Capcov: As a lawyer for the Sankara family, how do you react to the return of Blaise Compaoré, sentenced to life imprisonment for his role in the assassination of the former Burkinabè president?
Me Bénéwendé Stanislas Sankara: We, lawyers for the civil parties and the thirteen families and heirs of Thomas Sankara, are waiting for the law to be applied in all its rigor against Blaise Compaoré. A decision, handed down on April 6, condemns him to life imprisonment and the judgment of the military tribunal reiterated the international arrest warrant issued against him.
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As a lawyer, I ask that this warrant be purely and simply executed. Force must remain with the law. Blaise Compaoré evaded justice in what is now his former country, since he obtained Ivorian nationality. And as he returned to Burkina, he must, in accordance with the legal provisions, be arrested and brought before the military justice.
But he was not arrested when he arrived…
This is because politics and the military have taken over legality. This is called a coup de force. For me, it is even a forfeiture and a denial of justice. When sworn in after his January 24 coup, President Damiba promised to uphold the law and restore the Constitution. By not having Blaise Compaoré arrested, he is guilty of perjury.
The junta says it is an act of reconciliation. You do not agree ?
No way. The announcement of the arrival of Blaise Compaoré has also deeply divided the Burkinabè and exacerbated the divisions within the population. It’s definitely not the best alibi.
What are you asking for in these conditions?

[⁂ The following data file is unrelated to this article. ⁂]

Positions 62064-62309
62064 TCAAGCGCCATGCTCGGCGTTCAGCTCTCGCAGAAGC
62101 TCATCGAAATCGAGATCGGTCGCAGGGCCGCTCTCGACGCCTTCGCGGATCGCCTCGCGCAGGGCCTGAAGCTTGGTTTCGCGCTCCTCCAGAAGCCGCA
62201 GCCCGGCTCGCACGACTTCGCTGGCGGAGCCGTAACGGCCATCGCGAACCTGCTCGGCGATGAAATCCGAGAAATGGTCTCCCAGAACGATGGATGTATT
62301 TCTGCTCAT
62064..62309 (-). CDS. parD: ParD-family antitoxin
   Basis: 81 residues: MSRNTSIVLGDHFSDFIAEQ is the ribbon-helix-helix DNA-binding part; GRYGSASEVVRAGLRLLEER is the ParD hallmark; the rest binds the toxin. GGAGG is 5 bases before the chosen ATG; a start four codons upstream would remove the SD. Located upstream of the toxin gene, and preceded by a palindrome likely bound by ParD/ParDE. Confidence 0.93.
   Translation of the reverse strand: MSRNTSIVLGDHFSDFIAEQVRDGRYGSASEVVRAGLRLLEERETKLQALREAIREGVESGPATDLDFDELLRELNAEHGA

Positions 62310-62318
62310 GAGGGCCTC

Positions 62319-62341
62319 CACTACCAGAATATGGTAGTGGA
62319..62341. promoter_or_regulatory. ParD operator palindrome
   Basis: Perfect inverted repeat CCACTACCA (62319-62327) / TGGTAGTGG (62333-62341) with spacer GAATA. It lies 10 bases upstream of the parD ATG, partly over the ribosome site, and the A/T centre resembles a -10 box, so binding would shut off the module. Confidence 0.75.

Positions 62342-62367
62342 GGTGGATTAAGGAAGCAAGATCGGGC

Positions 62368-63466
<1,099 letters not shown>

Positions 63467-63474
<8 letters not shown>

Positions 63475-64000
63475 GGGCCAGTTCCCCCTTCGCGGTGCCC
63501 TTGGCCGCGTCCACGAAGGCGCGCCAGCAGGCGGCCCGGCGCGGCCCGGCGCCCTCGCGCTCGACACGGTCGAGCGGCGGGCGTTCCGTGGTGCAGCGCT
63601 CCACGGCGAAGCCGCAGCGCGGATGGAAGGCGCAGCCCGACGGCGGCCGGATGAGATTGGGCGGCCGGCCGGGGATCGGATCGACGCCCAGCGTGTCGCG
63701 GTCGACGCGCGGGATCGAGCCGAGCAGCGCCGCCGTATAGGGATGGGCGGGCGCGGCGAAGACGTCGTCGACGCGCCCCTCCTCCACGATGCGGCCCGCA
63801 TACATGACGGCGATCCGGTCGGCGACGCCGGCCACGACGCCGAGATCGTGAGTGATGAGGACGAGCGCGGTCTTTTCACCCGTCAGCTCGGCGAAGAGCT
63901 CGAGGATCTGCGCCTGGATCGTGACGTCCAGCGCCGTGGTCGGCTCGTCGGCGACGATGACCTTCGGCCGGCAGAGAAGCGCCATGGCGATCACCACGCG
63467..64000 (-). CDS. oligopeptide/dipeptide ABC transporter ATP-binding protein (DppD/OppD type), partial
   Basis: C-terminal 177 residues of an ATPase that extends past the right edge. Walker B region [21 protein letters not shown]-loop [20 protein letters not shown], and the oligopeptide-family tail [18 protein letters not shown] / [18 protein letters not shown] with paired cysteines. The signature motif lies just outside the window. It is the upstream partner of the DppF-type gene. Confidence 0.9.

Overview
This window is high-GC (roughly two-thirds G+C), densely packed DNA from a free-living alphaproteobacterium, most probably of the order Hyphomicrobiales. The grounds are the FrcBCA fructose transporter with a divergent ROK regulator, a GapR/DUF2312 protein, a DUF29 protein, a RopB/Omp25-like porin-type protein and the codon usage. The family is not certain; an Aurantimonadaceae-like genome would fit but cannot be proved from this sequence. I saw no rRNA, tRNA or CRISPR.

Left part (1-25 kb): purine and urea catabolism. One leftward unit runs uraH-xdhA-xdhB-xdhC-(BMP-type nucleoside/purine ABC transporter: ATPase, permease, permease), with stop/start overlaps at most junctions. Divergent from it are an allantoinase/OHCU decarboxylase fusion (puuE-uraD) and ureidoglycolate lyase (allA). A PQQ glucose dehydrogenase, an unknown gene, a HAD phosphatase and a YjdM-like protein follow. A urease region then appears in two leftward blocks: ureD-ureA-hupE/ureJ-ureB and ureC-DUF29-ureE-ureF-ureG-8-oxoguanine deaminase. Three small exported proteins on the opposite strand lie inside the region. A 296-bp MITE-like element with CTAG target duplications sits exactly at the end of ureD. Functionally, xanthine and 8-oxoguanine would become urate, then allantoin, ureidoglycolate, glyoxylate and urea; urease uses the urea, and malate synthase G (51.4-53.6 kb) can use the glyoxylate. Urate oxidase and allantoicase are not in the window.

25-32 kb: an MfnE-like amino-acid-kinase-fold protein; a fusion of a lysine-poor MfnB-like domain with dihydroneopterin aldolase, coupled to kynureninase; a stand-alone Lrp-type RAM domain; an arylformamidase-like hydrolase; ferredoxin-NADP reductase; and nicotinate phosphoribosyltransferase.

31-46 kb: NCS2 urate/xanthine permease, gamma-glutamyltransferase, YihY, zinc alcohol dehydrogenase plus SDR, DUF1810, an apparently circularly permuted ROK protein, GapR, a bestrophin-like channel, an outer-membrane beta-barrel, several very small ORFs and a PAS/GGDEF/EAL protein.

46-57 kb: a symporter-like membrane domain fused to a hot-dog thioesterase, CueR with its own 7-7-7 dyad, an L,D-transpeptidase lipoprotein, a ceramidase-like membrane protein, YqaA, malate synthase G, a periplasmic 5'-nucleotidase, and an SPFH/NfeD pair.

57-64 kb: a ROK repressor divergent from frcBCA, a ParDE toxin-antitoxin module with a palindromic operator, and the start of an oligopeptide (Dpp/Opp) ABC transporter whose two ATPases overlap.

Let justice be done. No one is against reconciliation, but it must obey the principles of truth and justice. Blaise Compaoré himself said he wanted to work for reconciliation by establishing, in March 2001, a national day of forgiveness. But it was a fiasco. Reconciliation is not a straitjacket.
What can the meeting of former heads of state Blaise Compaoré, Roch Marc Christian Kaboré, Michel Kafando and Jean-Baptiste Ouédraogo with President Paul-Henri Sandaogo Damiba bring?
They can meet as many times as they want, there will be no result. I don’t see anything in it except as a communication stunt for the junta. It is the people who need to be reconciled, it is with them that we must address these issues. Reconciliation is not a matter that we does not evoke than at the top.
How do you view the management of the transition by the military?
When they took power at the end of January, they held strong rhetoric and affirmed that they were there to restore territorial integrity, rebuild the state and consolidate democratic gains. But we got none of that. I see in it a vast military-political betrayal.
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As for the results of the past six months, you should know that a recent survey gives the score of 4 out of 20 to President Damiba. This is a serious setback. In terms of security, attacks are daily. We have the impression that the big cities are caught in a vice, that the roads are cut off. Psychosis has won over all Burkinabè. But what interests power is to bring Blaise Compaoré back.
Critics of President Kaboré argue that he was no more able to contain the jihadist violence…
Yes, but the fight against insecurity was the responsibility of the army, which had all the means. We had voted the military programming law, endowed with an envelope of 750 billion CFA francs. The army even had difficulty in consuming its budgetary appropriations. I think she did not play fair and that Roch Marc Christian Kaboré was betrayed.
Did the junta make a mistake by sidelining the political class?
It’s more than a mistake. The political class is in essence the lifeblood of democracy.
The former presidential majority, of which you are a member, met President Kaboré, who is now free. How did you find it?
He is a man who remained serene. He regrets the loneliness imposed on him by his imprisonment for the past few months, but he was happy to see us and thanked us for fighting to on freedom.